Sign up ×
MathOverflow is a question and answer site for professional mathematicians. It's 100% free, no registration required.

Suppose we have a countable, torsion-free abelian group $A$ with the property that for each element $a\neq 0$ the set $D_a=\{x\in A|\exists n\in \mathbb{Z}:nx=a\}$ is finite. Is $A$ already a free abelian group?

If one drops the condition "countable" the infinite direct product of countably many copies of $\mathbb{Z}$ is a counterexample.

share|cite|improve this question
I suspect the answer is yes for finitely generated A. Do you know if that is so? Gerhard "Ask Me About. System Design" Paseman, 2012.03.08 – Gerhard Paseman Mar 8 '12 at 16:25
@Gerhard: finitely generated abelian groups are classified in a good undergraduate or basic postgraduate course, and the answer "yes" trivially follows from the classification. – Vladimir Dotsenko Mar 8 '12 at 16:29
@Henrik: to include some context to your question, maybe it is worth mentioning that the property discussed is indeed the key ingredient of the simplest proof that the infinite direct product $\mathbb{Z}^\mathbb{N}$ is not free. (I learned it from…) – Vladimir Dotsenko Mar 8 '12 at 16:31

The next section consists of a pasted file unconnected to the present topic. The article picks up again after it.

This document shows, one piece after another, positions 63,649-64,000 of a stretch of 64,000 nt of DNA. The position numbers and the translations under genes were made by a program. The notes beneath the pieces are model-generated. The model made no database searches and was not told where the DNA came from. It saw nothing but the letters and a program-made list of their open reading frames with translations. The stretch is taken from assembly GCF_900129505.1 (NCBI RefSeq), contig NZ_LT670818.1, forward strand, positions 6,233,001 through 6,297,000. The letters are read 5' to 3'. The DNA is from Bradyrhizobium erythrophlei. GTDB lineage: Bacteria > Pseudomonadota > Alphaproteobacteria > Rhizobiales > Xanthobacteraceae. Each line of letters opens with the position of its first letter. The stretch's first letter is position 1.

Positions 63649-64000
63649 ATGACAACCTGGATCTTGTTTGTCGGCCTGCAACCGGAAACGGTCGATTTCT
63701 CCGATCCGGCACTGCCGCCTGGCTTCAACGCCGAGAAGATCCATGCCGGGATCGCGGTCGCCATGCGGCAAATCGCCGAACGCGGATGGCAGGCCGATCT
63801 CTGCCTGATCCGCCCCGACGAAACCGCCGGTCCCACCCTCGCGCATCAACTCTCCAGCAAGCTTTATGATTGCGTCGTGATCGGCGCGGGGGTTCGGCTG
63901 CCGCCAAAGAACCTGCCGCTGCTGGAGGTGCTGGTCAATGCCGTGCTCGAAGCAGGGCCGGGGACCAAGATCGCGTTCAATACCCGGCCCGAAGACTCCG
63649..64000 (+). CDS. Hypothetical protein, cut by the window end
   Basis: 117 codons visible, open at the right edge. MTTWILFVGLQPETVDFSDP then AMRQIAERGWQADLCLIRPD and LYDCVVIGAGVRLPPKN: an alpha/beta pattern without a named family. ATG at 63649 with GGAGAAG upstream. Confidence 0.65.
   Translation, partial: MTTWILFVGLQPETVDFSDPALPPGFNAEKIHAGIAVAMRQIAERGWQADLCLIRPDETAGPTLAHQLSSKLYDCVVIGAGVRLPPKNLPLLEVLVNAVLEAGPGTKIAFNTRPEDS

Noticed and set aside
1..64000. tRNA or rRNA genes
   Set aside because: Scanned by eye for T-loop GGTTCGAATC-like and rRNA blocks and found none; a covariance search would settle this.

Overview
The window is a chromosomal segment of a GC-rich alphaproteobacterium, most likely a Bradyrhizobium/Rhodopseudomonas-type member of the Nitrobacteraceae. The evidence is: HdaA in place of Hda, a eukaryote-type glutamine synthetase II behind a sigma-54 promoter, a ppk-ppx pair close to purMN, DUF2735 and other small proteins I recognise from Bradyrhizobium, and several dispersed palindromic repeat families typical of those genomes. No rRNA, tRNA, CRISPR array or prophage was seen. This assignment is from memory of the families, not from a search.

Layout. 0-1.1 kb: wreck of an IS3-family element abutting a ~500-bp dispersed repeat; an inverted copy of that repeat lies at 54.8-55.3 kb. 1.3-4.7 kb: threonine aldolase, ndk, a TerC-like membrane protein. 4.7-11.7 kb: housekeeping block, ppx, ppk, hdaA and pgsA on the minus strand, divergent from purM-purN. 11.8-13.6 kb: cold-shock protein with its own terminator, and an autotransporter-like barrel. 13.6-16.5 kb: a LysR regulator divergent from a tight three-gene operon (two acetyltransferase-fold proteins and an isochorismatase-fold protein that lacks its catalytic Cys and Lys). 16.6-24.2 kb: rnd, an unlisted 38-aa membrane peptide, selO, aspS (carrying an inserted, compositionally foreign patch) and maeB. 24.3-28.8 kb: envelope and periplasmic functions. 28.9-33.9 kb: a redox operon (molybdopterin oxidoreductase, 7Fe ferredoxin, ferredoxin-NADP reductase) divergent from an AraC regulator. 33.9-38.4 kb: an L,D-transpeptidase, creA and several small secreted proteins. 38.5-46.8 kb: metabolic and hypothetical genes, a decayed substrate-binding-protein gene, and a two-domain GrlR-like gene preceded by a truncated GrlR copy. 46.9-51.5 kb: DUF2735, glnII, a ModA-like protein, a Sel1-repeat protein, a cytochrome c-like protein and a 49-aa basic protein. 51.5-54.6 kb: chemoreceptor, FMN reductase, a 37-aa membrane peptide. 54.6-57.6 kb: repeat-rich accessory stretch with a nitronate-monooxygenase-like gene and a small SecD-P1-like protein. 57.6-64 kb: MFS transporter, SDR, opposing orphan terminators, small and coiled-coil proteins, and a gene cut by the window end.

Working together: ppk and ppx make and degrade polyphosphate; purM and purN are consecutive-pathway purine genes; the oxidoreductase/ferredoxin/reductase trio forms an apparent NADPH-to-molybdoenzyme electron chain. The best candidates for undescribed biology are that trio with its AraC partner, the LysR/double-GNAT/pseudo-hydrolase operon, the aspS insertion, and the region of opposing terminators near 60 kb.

Thanks, Vladimir. Gerhard "Surpassed Daily Silly Question Quota" Paseman, 2012.03.08 – Gerhard Paseman Mar 8 '12 at 21:08

1 Answer 1

up vote 12 down vote accepted

No, there are non-free abelian groups of rank 2 (i.e., subgroups of $\mathbb Q^2$) in which every subgroup of rank 1 is free. (I assume you intended $a\neq 0$ in the question; otherwise the only such group would be the zero group.) In fact, such a rank-2 group can be so far from free that its quotient by any pure rank-1 subgroup is divisible. That result is due to L. Fuchs and F. Loonstra in "On the cancellation of modules in direct sums over Dedekind domains" (Indag. Math. 33 (1971) 163-169).

share|cite|improve this answer
The journal I cited has two titles, "Indagationes Mathematicae" and "Koninklijke Nederlandse Akademie van Wetenschappen, Proceedings, Series A, Mathematical Sciences." For one of these, the volume number is the 33 in my answer; for the other it seems to be 74. The result I quoted is part of Lemma 2 on page 168. – Andreas Blass Mar 8 '12 at 16:31

Your Answer


By posting your answer, you agree to the privacy policy and terms of service.

Not the answer you're looking for? Browse other questions tagged or ask your own question.